A few ideas to make the experience more personal:

  • Ask for input: What does your target audience want to see, hear and/or learn? People love to know that their voice matters! How awesome is it if you ask to hear about a particular topic, and then it actually is presented on!
  • Ask for feedback: Again, people want to be heard! If this isn’t your first event, ask the past attendees for their feedback, and entice them to come see their suggestions in action! The main difference here is that you are receiving reviews based off what you’ve already done!
  • Create a Community: Learning online creates its own challenges, but luckily, technology can help. Allow your virtual audience to communicate with each other and their instructors through chat features in the course and discussion boards!
  • Create a personal email/phone marketing campaign: Provide your team with an email or script that has a few customization options. Those customization options could be a variety of reasons to attend or the session content/titles. When your team reaches out to attendees, they can pick from the provided options to personalize the message and make attendance more enticing.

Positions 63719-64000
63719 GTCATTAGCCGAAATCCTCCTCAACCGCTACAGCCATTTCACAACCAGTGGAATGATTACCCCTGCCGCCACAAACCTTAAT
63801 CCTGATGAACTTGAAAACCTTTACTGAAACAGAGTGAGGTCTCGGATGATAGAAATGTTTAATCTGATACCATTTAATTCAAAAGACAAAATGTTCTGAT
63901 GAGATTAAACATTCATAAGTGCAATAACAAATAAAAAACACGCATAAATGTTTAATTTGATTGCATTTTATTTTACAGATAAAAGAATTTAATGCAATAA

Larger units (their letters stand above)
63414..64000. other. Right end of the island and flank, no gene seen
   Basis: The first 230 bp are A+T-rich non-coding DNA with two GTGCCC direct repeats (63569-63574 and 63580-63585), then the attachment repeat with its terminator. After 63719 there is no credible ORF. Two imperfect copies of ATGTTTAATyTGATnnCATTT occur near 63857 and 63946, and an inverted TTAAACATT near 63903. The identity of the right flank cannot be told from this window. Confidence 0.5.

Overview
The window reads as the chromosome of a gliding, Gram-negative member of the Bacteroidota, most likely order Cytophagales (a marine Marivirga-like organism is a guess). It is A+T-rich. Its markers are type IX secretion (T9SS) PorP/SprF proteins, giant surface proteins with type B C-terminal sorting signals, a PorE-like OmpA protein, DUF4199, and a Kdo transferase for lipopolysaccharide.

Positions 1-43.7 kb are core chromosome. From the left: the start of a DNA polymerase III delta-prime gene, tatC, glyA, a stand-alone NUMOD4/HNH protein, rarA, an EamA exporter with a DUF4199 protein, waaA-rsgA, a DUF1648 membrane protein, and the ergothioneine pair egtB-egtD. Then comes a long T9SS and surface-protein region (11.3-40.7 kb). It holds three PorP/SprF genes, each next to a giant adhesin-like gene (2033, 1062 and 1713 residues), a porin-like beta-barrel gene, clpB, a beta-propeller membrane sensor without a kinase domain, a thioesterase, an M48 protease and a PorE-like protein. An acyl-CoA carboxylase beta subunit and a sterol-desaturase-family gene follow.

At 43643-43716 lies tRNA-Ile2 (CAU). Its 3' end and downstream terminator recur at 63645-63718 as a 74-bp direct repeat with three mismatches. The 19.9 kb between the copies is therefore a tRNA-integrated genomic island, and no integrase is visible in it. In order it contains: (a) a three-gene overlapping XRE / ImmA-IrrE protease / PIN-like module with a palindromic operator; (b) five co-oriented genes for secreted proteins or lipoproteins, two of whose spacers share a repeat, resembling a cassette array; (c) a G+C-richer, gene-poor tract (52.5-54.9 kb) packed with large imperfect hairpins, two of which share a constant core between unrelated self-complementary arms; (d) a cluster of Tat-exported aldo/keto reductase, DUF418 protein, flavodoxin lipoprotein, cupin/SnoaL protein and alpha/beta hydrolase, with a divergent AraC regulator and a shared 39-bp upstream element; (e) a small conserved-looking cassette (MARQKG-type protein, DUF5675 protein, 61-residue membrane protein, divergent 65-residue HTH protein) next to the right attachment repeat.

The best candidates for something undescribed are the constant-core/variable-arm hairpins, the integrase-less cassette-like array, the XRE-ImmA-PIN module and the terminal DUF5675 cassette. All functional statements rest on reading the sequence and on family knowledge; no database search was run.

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6. Get creative

Don’t be afraid to try new things! With the advances in technology, you can leverage so many more tools to make your event an exciting one to register for! Here are a few ideas

  • Contests with prizes: Using a variety of technologies and platforms, you can make a game or raffle contest online!
  • Harness the power of video: People love to see and feel excitement for the event; it makes them feel like they are part of it. Live broadcast on social media with your presenters, sharing excitement, or sneak peeks!